BRASILIA (Reuters) - Brazil’s unemployment rate rose to 12.2% in the three months through March, statistics agency IBGE said on Thursday, marking the biggest rise in three years even though coronavirus was not the major factor and has yet to be fully reflected in the data.
Shortly after the figures were released, privatization secretary Salim Mattar said the unemployment rate could double due to the coronavirus crisis, adding that the picture will only become clearer around July and August.
“We already had a high unemployment rate in Brazil. It may increase between 50% to 100% of what it was before,” Mattar said in a live online event hosted by Credit Suisse.
Although the 12.2% rate was less than economists had expected, the rise from 11.6% in the three months to February was the largest from one three-month period to the next since early 2017.
The median forecast in a Reuters poll projected an unemployment rate of 12.5%.
Compared with the three months to December last year, the unemployment rate in Latin America’s largest economy jumped 1.3 percentage points, meaning more than 1 million Brazilians joined the jobless lines over the period.
That marked a 10.5% increase from the final quarter of last year, and means the number of Brazilians officially out of work now stands at almost 13 million.
IBGE research analyst Adriana Beringuy said the increase was mostly due to seasonal factors, not the coronavirus-related impact of the subsequent social isolation and the sudden halt to large swathes of activity across the economy.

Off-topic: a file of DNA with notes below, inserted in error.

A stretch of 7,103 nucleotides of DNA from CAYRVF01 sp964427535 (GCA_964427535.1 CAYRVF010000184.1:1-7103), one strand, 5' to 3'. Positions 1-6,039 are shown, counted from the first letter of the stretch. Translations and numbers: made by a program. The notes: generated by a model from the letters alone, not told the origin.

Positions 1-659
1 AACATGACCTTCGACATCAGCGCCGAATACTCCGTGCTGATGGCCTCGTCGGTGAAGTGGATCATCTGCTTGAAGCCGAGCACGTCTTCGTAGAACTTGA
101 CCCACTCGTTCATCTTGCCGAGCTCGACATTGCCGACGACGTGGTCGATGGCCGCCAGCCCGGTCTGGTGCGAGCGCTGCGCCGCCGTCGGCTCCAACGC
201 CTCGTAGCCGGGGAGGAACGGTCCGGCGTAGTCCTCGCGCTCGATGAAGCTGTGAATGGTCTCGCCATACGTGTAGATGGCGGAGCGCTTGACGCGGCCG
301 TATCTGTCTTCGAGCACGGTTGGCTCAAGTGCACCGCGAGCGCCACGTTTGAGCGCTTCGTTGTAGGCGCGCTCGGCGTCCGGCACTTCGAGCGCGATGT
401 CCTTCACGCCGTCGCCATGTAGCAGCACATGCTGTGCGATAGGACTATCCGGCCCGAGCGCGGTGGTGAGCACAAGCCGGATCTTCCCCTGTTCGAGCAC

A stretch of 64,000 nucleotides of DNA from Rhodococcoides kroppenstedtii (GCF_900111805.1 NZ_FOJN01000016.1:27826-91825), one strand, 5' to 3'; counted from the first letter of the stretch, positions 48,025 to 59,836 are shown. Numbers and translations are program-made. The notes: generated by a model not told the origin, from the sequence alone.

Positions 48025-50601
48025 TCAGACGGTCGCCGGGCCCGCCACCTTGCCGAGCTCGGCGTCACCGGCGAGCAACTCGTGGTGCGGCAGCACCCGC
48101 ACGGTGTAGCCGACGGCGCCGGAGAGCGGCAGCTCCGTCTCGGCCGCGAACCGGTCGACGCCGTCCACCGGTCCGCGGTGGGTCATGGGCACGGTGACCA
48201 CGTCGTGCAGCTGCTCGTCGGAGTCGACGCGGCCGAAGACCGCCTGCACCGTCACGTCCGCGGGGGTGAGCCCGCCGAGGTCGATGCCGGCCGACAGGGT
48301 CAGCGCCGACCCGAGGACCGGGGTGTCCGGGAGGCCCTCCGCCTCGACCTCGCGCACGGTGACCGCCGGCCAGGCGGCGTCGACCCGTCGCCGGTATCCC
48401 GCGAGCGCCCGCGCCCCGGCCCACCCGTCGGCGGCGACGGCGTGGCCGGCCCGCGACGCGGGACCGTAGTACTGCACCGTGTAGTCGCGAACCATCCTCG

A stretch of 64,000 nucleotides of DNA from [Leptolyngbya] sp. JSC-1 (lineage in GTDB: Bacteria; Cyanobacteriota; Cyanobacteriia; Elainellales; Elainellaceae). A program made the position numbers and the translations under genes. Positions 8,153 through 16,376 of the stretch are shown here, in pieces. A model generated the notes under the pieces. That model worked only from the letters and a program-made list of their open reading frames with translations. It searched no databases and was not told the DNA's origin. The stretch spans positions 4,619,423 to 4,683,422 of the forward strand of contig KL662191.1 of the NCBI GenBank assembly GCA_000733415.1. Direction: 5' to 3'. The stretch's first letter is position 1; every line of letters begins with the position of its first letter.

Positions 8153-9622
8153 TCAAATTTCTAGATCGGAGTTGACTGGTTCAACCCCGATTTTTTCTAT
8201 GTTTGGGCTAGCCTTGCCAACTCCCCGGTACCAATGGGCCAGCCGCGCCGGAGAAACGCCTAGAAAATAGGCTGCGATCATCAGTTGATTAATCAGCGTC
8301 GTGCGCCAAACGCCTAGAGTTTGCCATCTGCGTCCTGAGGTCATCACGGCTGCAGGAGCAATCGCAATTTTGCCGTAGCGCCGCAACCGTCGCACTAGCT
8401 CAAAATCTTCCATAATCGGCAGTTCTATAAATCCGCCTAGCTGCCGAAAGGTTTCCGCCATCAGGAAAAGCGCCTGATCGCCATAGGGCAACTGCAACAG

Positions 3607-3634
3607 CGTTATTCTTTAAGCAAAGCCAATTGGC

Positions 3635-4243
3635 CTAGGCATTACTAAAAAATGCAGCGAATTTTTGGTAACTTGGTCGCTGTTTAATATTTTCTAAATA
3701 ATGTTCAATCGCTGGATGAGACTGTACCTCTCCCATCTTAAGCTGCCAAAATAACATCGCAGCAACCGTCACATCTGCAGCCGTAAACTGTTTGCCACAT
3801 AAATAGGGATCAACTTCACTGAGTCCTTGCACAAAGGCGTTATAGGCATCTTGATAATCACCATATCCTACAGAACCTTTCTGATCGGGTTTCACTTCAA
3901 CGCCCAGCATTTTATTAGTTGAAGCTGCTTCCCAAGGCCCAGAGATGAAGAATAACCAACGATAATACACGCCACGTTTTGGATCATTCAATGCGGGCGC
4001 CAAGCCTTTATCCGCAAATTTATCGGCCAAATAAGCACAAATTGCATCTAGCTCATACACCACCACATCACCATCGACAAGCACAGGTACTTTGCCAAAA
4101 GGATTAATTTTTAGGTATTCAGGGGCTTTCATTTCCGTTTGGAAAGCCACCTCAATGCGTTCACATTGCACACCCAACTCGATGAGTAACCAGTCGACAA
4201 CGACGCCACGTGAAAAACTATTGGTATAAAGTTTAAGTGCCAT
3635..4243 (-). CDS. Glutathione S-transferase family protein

“That didn’t apply to much of the quarter. I cannot say whether the impact of the pandemic was large or small, not least because we are talking about a quarter with seasonal movements,” Beringuy said.
She added, however, that for some sectors, the coronavirus impact would have been “more intense.”
Other indicators also pointed to a labor market weakening across the board.
The number of people out of the workforce rose to 67.3 million, a record high since the data series began eight years ago, and the underemployment rate jumped to 24.4% from 23.0%, IBGE said.
Some 27.6 million people are now underemployed, up from 26.1 million in the last three months of last year, IBGE added.
Economists at Citi said this week they expect the unemployment rate to reach 17% later this year.
Reporting by Jamie McGeever and Marcela Ayres; Editing by Alistair Bell